I have been trying to use properties instead of specific setters and getters in my app. They seem more pythonic and generally make my code more readable.
More readable except for one issue: Typos.
consider the following simple example (note, my properties actually do some processing even though the examples here just set or return a simple variable)
class GotNoClass(object): def __init__(self): object.__init__(self) self.__a = None def __set_a(self, a): self.__a = a def __get_a(self): return self.__a paramName = property(__get_a, __set_a) if __name__ == "__main__": classy = GotNoClass() classy.paramName = 100 print classy.paramName classy.paranName = 200 print classy.paramName #oops! Typo above! as seen by this line: print classy.paranName
The output, as anyone who reads a little closely will see, is:
100 100 200
Oops. Shouldn't have been except for the fact that I made a typo - I wrote paranName (two n's) instead of paramName.
This is easy to debug in this simple example, but it has been hurting me in my larger project. Since python happily creates a new variable when I accidentally meant to use a property, I get subtle errors in my code. Errors that I am finding hard to track down at times. Even worse, I once used the same typo twice (once as I was setting and later once as I was getting) so my code appeared to be working but much later, when a different branch of code finally tried to access this property (correctly) I got the wrong value - but it took me several days before I realized that my results were just a bit off.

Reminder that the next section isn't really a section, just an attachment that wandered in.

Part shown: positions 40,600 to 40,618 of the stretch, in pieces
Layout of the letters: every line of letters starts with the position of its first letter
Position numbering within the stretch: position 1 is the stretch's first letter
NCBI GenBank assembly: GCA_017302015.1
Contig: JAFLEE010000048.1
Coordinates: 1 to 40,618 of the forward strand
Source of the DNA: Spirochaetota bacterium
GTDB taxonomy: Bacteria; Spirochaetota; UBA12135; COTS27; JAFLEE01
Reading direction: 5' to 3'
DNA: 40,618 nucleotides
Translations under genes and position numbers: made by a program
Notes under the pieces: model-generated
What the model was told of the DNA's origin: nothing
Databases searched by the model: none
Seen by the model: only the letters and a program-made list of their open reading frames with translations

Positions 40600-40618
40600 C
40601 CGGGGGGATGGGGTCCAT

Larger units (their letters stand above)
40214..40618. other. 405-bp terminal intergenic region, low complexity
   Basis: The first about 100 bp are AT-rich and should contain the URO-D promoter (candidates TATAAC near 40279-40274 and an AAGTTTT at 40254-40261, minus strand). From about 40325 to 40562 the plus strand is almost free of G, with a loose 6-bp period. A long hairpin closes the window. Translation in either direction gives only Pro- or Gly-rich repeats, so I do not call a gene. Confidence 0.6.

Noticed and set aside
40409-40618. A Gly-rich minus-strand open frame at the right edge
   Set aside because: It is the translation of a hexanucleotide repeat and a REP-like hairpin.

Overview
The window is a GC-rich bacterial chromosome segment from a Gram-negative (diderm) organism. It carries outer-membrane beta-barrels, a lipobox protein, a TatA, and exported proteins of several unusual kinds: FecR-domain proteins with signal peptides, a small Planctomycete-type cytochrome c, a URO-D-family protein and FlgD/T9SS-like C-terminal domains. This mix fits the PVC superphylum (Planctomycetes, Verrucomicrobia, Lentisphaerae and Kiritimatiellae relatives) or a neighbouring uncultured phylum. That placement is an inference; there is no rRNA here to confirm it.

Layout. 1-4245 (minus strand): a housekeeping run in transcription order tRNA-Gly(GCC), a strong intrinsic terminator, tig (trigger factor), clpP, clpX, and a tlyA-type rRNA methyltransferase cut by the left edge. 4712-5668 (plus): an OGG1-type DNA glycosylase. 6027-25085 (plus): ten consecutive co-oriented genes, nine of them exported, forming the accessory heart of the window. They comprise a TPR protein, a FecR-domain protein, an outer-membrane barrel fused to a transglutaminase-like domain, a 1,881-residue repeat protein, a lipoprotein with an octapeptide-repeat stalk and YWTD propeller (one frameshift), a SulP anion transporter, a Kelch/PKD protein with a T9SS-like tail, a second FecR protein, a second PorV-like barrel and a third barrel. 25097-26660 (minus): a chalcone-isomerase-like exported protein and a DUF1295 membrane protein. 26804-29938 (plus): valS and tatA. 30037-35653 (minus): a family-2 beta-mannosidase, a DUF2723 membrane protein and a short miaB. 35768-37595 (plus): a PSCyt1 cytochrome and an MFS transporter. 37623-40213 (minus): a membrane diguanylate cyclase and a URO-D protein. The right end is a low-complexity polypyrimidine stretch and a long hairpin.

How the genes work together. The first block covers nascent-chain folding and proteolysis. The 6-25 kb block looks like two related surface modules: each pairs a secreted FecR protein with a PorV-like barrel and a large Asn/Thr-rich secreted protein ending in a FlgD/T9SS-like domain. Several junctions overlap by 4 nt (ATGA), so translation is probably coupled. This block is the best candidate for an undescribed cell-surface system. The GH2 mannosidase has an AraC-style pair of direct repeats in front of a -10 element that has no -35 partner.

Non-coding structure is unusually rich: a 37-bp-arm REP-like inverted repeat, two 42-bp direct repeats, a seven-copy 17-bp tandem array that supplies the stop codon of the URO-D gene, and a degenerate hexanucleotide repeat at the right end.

Now that I know that this is an issue, I am spending more time closely reading my code, but ideally I would have a way to catch this situation automatically - if I miss just one I can introduce an error that does not show up until a fair bit of time has passed...
So I am wondering, should I just switch to using good old setters and getters? Or is there some neat way to avoid this situation? Do people just rely on themselves to catch these errors manually? Alas I am not a professional programmer, just someone trying to get some stuff done here at work and I don't really know the best way to approach this.
P.S. I understand that this is also one of the benefits of Python and I am not complaining about that. Just wondering whether I would be better off using explicit setters and getters.